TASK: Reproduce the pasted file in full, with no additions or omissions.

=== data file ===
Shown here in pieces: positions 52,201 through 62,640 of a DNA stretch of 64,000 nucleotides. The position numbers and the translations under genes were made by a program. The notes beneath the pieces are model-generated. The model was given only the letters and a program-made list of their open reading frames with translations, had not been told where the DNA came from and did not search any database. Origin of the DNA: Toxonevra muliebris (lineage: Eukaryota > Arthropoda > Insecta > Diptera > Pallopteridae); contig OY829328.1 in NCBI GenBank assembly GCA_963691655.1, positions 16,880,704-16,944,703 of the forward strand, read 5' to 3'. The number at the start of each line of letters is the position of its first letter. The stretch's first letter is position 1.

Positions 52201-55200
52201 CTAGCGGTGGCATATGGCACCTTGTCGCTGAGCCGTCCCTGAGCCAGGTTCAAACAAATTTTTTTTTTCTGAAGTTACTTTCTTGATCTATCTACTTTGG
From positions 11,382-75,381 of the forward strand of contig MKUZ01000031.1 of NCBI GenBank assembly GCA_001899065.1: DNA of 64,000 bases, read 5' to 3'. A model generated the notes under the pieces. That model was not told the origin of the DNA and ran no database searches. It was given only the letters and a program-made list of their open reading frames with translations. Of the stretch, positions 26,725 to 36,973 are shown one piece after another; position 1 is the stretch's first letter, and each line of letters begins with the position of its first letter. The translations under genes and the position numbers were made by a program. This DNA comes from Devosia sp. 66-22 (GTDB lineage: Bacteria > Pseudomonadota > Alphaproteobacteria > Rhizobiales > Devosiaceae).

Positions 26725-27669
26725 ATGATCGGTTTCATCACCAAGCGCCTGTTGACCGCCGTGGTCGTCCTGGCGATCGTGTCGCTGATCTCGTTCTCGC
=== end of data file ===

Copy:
Shown here in pieces: positions 52,201 through 62,640 of a DNA stretch of 64,000 nucleotides. The position numbers and the translations under genes were made by a program. The notes beneath the pieces are model-generated. The model was given only the letters and a program-made list of their open reading frames with translations, had not been told where the DNA came from and did not search any database. Origin of the DNA: Toxonevra muliebris (lineage: Eukaryota > Arthropoda > Insecta > Diptera > Pallopteridae); contig OY829328.1 in NCBI GenBank assembly GCA_963691655.1, positions 16,880,704-16,944,703 of the forward strand, read 5' to 3'. The number at the start of each line of letters is the position of its first letter. The stretch's first letter is position 1.

Positions 52201-55200
52201 CTAGCGGTGGCATATGGCACCTTGTCGCTGAGCCGTCCCTGAGCCAGGTTCAAACAAATTTTTTTTTTCTGAAGTTACTTTCTTGATCTATCTACTTTGG
From positions 11,382-75,381 of the forward strand of contig MKUZ01000031.1 of NCBI GenBank assembly GCA_001899065.1: DNA of 64,000 bases, read 5' to 3'. A model generated the notes under the pieces. That model was not told the origin of the DNA and ran no database searches. It was given only the letters and a program-made list of their open reading frames with translations. Of the stretch, positions 26,725 to 36,973 are shown one piece after another; position 1 is the stretch's first letter, and each line of letters begins with the position of its first letter. The translations under genes and the position numbers were made by a program. This DNA comes from Devosia sp. 66-22 (GTDB lineage: Bacteria > Pseudomonadota > Alphaproteobacteria > Rhizobiales > Devosiaceae).

Positions 26725-27669
26725 ATGATCGGTTTCATCACCAAGCGCCTGTTGACCGCCGTGGTCGTCCTGGCGATCGTGTCGCTGATCTCGTTCTCGC